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Was the Forehead Ad Auction a Hoax?
Adrants reports on an interesting rumor. The recent forehead-ad auction on eBay may have been a hoax. Andrew Fischer, the guy who successfully auctioned his forehead for $37,375, seems to have had connections to SnoreStop (the company that won the auction) long before the auction occurred. Apparently he went to college with the daughter of SnoreStop's CEO... and the two of them colluded to pull off this pr stunt. The rumor has the ring of truth to it, because as Adrants says:

This entire thing was very iffy and scammy and media savvy, they even had a PR firm ready to give out photos in a jiffy. Who arranged all this to happen with such magic speed?

Plus, the idea of selling ad space on your forehead was hardly new. It had been done before, even on eBay. So it puzzled me why this guy in particular received so much attention. If it were all a carefully organized pr stunt, that would explain why.
AdvertisingeBay
Posted by The Curator on Sun Jan 30, 2005


nice. my post has been referred to twice.
Posted by Jacob  on  Sun Jan 30, 2005  at  05:21 PM
I guess we'll see if he gets any more sponsors. I don't know if I'd call it a hoax. Maybe the girl he went to college with just thought it would be good for her father's business and since she knew him, why not? Just cause they know eachother doesn't necessarily mean it was all fake. Who knows? Who cares? rolleyes
Posted by Glamcat  on  Sun Jan 30, 2005  at  06:18 PM
In fact no, I have never been to college in my entire life, nor have I ever met this girl even to this day. Where or how this rumor got started I do not know, but I can assure you I have never even heard of SnoreStop before this auction. How did the PR company get my picture so fast? Let me think. I took a digital picture of myself, and then emailed it to them. Follow? This is just a rumor made up by someone who is jealous of the fact that I had a good idea that worked out very well for me. I have added this question to the FAQ page on my website as well to prevent this rumor from spreading. Not everything in life is a conspiracy.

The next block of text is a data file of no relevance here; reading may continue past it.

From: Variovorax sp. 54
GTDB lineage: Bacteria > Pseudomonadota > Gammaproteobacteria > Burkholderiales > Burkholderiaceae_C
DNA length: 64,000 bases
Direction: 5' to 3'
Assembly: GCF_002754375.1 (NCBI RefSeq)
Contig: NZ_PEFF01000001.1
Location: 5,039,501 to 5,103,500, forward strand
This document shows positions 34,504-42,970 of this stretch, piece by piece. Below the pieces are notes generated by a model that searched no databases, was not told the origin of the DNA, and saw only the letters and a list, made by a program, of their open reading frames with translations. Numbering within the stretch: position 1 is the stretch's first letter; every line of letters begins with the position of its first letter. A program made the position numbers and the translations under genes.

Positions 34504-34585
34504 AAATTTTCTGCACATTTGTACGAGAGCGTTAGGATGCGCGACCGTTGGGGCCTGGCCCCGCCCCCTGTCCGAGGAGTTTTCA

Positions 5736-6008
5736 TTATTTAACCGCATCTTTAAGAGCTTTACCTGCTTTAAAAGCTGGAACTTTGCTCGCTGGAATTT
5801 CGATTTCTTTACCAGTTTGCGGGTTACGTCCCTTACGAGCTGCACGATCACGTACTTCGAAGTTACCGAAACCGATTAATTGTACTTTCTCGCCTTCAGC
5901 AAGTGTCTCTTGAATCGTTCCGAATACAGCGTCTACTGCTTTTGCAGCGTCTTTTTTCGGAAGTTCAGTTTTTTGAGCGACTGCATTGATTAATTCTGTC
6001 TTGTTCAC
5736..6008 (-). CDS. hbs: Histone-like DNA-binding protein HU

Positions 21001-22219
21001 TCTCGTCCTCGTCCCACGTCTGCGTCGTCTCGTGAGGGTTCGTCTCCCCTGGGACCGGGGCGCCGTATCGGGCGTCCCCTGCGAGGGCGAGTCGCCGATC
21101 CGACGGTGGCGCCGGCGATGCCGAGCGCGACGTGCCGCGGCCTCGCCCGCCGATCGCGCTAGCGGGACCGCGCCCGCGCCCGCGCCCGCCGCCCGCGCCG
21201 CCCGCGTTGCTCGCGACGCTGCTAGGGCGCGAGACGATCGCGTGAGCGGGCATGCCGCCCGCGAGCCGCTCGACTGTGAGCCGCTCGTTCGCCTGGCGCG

Posted by Andrew Fischer  on  Mon Jan 31, 2005  at  12:42 AM
As much as I'd like to think this Fischer guy is a hoaxer, the AdRant story doesn't cite one single source, just repeats a rumor. "My friends cousin knows this guy who said..." !? What the hell kind of reporting is that? Then they run Fischer's response under the main article. Is it really Fischer? Did the contact him before running the first article ran? Do they fact-check at all there?

What is wrong with journalists?
Posted by JoeSixpack  on  Mon Jan 31, 2005  at  09:18 AM
Did you want an alphabetical list?
Posted by Maegan  in  Tampa, FL - USA  on  Mon Jan 31, 2005  at  10:28 AM
Yes, it is "Fischer." In fact I am "Fischer." The email address posted on my website is .(JavaScript must be enabled to view this email address). This is the email address that I sent my response from. If you look above your post, you will see the same response by me posted here... grin Anyway, I agree, "My friends cousin knows this guy who said..." is the worst kind of reporting. Look at my response to this question on http://www.humanadspace.com/site/faq.html if you like. Anyway, drop me an email and I'll get back to you. That should be proof enough that it's me. grin

And Meagan, I would like an alphabetical list. Could I get it sorted by last name? wink
Posted by Andrew Fischer  on  Mon Jan 31, 2005  at  04:11 PM
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